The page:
How Did ‘The Disaster Artist,’ ‘Logan,’ and ‘Molly’s Game’ Earn Their Adapted Screenplay Nomination?
It is exceedingly rare for there to be three lone screenplay nominees in the same category. The last time that feat happened was for Best Original Screenplay in 1990 (Alice, Green Card, Metropolitan). Usually the Best Picture race fills up with adaptations. However, the 2017 season was strange because eight of the nine Best Picture nominees were original screenplays. With so many open slots, the Academy was forced to be creative.
Aaron Sorkin had never been nominated for an Oscar until he won for The Social Network. Once you win an Oscar, you’re forever on their radar, meaning your films will usually be at least “considered.” Thus, when he made his directorial debut with Molly’s Game, he was always assumed to show up in the Adapted Screenplay category. Corresponding nominations at all the major precursors (Golden Globes, Critics Choice, WGA and BAFTA) all but solidified this as a nominee.
With major buzz in Best Actor (we’ll get to that in a second), The Disaster Artist was a strong contender for the fourth slot in the category. Being a movie about filmmaking and Hollywood only helped. Writers Scott Neustadter & Michael H. Weber had come close in this category before for (500) Days of Summer and The Spectacular Now. With less “prestige-y” competition, it was finally time for Oscar to reward the writing duo.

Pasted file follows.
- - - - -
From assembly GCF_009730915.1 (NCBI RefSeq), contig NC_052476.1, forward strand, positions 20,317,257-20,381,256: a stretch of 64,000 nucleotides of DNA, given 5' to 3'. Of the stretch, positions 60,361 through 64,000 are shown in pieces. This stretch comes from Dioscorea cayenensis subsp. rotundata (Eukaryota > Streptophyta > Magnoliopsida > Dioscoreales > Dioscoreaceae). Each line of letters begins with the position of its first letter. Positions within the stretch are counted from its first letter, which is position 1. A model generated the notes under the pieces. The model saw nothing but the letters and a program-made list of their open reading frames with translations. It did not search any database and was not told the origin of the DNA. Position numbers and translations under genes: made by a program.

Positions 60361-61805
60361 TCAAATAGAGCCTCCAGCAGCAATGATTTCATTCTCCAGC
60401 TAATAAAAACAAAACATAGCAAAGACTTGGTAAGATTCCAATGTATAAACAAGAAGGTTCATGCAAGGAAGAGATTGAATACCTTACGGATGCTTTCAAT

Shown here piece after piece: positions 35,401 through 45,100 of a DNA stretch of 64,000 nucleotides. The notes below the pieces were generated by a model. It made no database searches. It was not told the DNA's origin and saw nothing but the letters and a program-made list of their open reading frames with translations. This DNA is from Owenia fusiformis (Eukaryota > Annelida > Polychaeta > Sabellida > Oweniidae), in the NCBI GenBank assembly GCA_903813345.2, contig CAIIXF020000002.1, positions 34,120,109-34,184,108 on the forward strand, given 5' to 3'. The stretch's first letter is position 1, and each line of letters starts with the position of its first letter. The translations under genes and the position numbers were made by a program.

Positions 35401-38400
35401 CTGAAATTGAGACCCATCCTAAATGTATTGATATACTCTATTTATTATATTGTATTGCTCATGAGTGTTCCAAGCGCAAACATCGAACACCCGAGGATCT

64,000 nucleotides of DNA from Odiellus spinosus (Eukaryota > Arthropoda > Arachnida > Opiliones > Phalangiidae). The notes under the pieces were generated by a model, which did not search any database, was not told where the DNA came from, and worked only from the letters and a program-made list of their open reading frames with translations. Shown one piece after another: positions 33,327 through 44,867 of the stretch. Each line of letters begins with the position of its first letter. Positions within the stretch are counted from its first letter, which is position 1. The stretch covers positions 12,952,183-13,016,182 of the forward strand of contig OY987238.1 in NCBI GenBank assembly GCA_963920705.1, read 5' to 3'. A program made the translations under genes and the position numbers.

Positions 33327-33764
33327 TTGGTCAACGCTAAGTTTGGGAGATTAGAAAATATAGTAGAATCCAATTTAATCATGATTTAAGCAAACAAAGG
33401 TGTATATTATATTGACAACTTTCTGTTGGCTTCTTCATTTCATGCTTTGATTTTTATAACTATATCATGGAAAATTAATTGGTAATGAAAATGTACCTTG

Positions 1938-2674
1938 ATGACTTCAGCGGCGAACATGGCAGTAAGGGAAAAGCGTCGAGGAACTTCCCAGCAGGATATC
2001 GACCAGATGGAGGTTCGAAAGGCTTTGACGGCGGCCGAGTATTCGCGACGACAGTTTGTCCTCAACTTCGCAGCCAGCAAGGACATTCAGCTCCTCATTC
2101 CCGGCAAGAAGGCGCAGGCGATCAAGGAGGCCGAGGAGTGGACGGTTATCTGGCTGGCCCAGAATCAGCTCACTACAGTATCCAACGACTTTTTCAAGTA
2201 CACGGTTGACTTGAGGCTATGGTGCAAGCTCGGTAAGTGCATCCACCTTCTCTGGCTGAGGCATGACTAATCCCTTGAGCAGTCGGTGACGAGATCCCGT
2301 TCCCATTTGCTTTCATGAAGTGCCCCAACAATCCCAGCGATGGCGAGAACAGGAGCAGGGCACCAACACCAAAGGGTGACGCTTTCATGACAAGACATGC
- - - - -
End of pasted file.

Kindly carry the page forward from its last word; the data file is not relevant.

The biggest surprise was Logan, which became the first superhero film nominated in the writing category. There was no precedent for it happening. Yet, the thinned out field and wide acclaim for the film helped it out in making history. The Wolverine solo outing also was deliberately outside of the traditional “superhero” genre, borrowing a lot from an old Academy favorite: the western. This, plus an all-important WGA nomination, helped Logan break into the Oscar race.
What Other Categories Should They Have Showed Up In?
Of the three films, only Molly’s Game was in the hunt for Best Picture. Aaron Sorkin’s fast paced true story kept showing up at the guilds, with nominations from the PGA, DGA (First Feature), WGA, and ACE. While some films can get into Picture with only one other nomination (such as Selma or A Serious Man), it’s not incredibly likely. Jessica Chastain was a strong possibility in Best Actress. However, her miss at the SAG awards during a competitive race kept her from the Oscar lineup. Much like the film, this was Sorkin’s show.